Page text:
U-M Assistant Professor in the Department of Political Science Mara Cecilia Ostfeld's article just won the award for the best paper this past year in Political Behavior.
Here's the award citation:
This article extends work focusing on the increasing identification of blacks with the Democratic Party to appeals to Latinos. Mara Cecilia Ostfeld identifies several key mechanisms for the relationship between such appeals and changing white attitudes toward the parties, and then develops experiments to test those mechanisms.
The paper is an excellent example of the kind of normal science work the discipline needs more of, building on existing work but also pushing it in an important and meaningful direction. It was reasonable to imagine that the role of blacks in the Democratic party might be exceptional, or that polarization in general drives these patterns. Mara Cecilia Ostfeld’s contribution helps clarify our understanding of the developing party cleavages.
And here's the abstract of the article, so you can get a fuller sense of her award-winning work:
Ostfeld, M.C. The New White Flight?: The Effects of Political Appeals to Latinos on White Democrats. Polit Behav 41, 561–582 (2019). https://doi.org/10.1007/s11109-018-9462-8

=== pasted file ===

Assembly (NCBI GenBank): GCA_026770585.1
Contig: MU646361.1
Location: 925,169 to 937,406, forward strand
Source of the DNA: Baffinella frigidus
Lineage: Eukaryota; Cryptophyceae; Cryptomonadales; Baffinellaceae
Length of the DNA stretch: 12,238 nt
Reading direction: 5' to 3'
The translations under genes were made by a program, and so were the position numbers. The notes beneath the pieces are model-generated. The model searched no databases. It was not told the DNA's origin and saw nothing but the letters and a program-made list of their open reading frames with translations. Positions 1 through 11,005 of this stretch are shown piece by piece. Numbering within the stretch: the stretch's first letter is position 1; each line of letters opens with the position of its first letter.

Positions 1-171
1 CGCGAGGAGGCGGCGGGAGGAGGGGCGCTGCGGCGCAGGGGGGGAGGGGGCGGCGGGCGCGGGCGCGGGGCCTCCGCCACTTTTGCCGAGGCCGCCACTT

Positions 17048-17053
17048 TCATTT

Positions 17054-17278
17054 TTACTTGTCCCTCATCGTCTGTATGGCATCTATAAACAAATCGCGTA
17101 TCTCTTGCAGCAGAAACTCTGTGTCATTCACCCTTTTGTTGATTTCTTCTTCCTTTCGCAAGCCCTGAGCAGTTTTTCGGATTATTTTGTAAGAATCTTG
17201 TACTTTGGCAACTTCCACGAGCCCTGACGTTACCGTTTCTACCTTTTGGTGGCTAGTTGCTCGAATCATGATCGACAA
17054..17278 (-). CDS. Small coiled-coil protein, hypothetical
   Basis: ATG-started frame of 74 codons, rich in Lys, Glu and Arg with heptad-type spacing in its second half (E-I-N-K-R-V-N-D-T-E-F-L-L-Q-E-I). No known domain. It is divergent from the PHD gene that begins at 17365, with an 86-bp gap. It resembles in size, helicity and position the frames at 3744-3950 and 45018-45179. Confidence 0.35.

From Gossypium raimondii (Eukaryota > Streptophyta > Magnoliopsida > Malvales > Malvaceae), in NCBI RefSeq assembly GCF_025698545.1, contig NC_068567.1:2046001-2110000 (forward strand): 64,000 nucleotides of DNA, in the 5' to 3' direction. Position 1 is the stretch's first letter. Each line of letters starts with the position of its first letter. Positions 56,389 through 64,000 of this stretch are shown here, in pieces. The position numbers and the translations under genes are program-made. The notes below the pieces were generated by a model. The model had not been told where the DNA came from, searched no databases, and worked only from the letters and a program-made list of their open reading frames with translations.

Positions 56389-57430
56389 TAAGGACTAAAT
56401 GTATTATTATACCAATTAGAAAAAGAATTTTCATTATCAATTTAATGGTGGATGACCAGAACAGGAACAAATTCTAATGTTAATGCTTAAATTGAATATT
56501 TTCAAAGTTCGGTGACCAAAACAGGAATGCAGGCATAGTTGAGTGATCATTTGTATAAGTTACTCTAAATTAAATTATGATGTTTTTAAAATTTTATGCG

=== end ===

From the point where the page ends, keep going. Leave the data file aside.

One explanation for the post-1965 shift in the vote choice of White Americans posits that it was driven by a shift in the racial imagery of the two major parties. The growing role of Latinos in the Democratic Party has brought new changes in the racial groups associated with the parties. In this paper, I explore whether the increasing attention to Latinos in Democratic Party politics is having an effect similar to that which followed African-Americans political repositioning 50 years ago, and decreasing support for the Party among White Democrats. Drawing on three survey experiments, from two elections, I demonstrate that as White Democrats learn about Democratic outreach to Latinos, they become less supportive of Democrats. This pattern, I find, is driven by the effects that such information has on the racial prototypes associated with each party. All together, these findings point to a new phase of racial realignment in the American political system.
Fun Fact: Mara shares this award this year with three Michigan PhDs -- Antoine Banks, Ismail White, and Brian McKenzie -- whose paper, Black Politics: How Anger Influences the Political Actions Blacks Pursue to Reduce Racial Inequality, was the other recipient of the award this year.